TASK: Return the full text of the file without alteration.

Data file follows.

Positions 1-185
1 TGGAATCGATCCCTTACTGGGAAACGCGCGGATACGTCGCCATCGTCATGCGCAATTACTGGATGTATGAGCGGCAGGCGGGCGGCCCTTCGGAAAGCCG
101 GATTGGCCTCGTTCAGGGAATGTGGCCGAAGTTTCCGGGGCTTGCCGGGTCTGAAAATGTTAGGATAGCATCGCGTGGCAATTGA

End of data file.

Positions 1-185
1 TGGAATCGATCCCTTACTGGGAAACGCGCGGATACGTCGCCATCGTCATGCGCAATTACTGGATGTATGAGCGGCAGGCGGGCGGCCCTTCGGAAAGCCG
101 GATTGGCCTCGTTCAGGGAATGTGGCCGAAGTTTCCGGGGCTTGCCGGGTCTGAAAATGTTAGGATAGCATCGCGTGGCAATTGA